Losing a loved one in a pedestrian accident is devastating for the family members left behind. Survivors are forced to bear the financial burden of medical and funeral costs and struggle to make up for the family member’s income, all while coping with overwhelming grief and emotional loss. When these accidents happen, it is vital that family members learn everything they can about their legal rights before the chance to file a wrongful death claim passes them by.
What Families Must Know After a Loved One Is Killed in a Pedestrian Accident
The first thing you should know is that a wrongful death claim is different from a criminal case. In a criminal case, the state or federal government brings criminal charges against a negligent party. If the court determines that the defendant committed a crime when he caused your loved one’s death, the defendant may face fines, prison time, or probation. However, you and your family will not receive damages in a criminal case. You will have to bring a separate action known as a wrongful death claim.
If you are considering filing a wrongful death claim, you should know that:
- Survivors can bring a wrongful death claim regardless of whether the criminal case was successful. The purpose of civil death cases—commonly called wrongful death claims—is to get adequate compensation for a loved one’s death. They may also allow the victim’s family to collect punitive damages, or implement actions to prevent the defendant from causing similar harm in the future. There is also a lower burden of proof than in criminal cases, as you must only show enough evidence that the defendant’s actions were not those of a reasonable or prudent person.
- A wrongful death case is an injury case. The majority of states' laws allow an injury victim to bring a legal case to get compensation for the harm she or he has suffered due to someone else’s negligence. However, if someone is killed in an accident, she or he loses the ability to bring this claim to court. A wrongful death claim is a special type of personal injury case, in which the injured person’s family brings the claim on the victim’s behalf.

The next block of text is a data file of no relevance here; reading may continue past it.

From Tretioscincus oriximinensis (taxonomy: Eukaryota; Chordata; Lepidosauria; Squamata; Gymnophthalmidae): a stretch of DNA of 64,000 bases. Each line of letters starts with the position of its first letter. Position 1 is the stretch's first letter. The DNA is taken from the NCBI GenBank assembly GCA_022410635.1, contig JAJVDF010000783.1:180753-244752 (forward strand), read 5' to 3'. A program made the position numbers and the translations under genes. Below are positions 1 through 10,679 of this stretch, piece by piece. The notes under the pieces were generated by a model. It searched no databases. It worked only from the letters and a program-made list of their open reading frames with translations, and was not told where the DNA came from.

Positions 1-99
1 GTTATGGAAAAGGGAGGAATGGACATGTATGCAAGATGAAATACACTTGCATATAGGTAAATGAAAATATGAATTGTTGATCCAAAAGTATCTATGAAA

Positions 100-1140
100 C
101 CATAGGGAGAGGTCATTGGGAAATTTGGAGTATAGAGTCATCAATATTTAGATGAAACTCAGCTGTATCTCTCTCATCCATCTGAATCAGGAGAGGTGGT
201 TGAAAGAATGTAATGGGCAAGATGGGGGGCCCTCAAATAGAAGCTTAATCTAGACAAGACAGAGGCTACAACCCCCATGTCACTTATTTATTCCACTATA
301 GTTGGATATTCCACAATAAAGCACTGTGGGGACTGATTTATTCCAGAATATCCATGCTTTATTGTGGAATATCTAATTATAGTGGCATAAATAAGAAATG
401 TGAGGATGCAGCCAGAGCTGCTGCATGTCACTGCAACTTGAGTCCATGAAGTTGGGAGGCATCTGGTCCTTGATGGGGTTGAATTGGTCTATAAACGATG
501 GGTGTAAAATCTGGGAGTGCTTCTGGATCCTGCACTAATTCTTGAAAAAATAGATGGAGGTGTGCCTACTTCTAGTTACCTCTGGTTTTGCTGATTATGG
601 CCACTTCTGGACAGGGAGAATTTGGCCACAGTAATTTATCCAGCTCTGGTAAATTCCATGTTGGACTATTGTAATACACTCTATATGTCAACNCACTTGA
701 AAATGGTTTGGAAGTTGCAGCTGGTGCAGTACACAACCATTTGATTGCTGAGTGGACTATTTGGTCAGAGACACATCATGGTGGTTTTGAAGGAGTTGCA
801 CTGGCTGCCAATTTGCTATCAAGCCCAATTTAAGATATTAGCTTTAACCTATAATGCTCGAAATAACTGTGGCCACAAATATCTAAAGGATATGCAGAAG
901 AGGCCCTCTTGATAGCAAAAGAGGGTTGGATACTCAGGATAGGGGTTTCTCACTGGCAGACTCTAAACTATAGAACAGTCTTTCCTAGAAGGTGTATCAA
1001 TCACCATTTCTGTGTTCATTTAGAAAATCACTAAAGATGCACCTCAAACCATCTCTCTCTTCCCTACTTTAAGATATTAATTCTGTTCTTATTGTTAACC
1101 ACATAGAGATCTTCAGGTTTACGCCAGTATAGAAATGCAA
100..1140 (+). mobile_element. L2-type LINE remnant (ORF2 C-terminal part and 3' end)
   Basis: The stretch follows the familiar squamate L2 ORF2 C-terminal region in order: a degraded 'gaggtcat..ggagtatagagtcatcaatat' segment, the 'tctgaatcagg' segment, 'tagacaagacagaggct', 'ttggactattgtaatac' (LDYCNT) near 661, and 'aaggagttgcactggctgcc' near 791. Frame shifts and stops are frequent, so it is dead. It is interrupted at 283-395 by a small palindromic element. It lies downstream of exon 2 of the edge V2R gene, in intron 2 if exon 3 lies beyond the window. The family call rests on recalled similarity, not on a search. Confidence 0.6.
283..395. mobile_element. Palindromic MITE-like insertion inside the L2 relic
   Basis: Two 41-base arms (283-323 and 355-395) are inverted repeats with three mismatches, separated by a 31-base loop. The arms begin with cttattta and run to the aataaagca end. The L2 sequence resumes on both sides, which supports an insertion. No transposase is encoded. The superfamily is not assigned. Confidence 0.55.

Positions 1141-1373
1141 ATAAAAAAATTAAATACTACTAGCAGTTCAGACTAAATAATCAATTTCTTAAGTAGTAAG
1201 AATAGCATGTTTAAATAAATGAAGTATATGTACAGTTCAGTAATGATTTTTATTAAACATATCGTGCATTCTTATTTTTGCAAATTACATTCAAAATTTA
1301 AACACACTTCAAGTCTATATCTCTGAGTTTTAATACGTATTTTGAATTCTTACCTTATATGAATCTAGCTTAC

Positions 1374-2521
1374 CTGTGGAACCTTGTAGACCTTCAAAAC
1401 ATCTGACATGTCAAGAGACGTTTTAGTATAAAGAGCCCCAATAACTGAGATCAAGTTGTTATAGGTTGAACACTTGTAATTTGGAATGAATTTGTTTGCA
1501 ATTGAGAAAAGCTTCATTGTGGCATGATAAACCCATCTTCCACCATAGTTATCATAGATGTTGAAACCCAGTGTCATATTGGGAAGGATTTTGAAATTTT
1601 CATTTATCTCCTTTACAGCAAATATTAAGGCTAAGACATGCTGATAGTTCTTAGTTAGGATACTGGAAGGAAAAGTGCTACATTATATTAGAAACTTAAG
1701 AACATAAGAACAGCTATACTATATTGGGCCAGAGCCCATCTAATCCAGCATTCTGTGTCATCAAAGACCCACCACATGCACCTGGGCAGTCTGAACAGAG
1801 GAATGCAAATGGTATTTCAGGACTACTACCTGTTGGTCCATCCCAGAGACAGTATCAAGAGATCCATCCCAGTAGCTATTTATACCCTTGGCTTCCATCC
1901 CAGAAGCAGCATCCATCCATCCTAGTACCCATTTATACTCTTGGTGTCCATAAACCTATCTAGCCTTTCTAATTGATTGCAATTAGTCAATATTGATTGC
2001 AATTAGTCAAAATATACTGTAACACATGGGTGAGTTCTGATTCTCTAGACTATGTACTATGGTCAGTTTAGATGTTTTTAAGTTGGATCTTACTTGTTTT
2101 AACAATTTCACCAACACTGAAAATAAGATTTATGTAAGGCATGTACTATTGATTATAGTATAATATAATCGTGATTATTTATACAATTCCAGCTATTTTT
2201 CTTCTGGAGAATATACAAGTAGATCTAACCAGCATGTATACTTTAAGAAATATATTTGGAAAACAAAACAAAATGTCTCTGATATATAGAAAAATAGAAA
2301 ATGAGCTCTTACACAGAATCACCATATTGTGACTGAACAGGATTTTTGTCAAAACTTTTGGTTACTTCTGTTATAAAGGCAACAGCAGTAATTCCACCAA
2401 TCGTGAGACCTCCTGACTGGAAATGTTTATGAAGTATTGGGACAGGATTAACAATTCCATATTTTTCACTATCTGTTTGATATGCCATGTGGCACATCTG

- Only certain survivors are legally able to file the claim. Tennessee law dictates which parties are qualified to bring a wrongful death claim, as well as how the authority is recognized among relatives. For example, the right to file the wrongful death claim is first placed on the surviving spouse of the deceased. If there is no surviving spouse, the claim belongs to the deceased’s children. If there are no spouse and no children, the right to file passes to the personal representative of the deceased person's estate, then to the decedent’s parents.
- The case focuses on negligence, not intent. People often mistake the term “wrongful death” to mean that someone can only be held liable if they intentionally caused the death of a loved one. However, the majority of wrongful deaths are caused by accidents, such as car crashes, severe falls, or medical malpractice. It does not matter if the person who caused the death didn’t mean to do it; what matters is that he or she was not doing everything possible to avoid the accident from happening. For example, if a drunk driver strikes a pedestrian who was crossing the street, the driver’s illegal and reckless actions can form the basis of a wrongful death claim.
- You only have one year to file a claim. Each state sets its own time limits on how long family members have to file a claim. In Tennessee, all wrongful death cases must be brought to court within one year of the date of a victim’s death. If the case is not filed within the one-year time limit, the court may refuse to hear the case, and the surviving family members may not recover damages. This is a much shorter time limit than in other states, so it is vital that relatives contact an attorney as soon as possible to ensure that the claim is filed on time.
Whether you need help dealing with insurance companies or intend to file a lawsuit in court, our injury lawyers can take over the burden and allow you the time you need to grieve. To set up a free initial consultation, simply fill out the short contact form on this page. For more information, you can also request a free copy of our book, The 10 Worst Mistakes You Can Make With Your Tennessee Injury Case.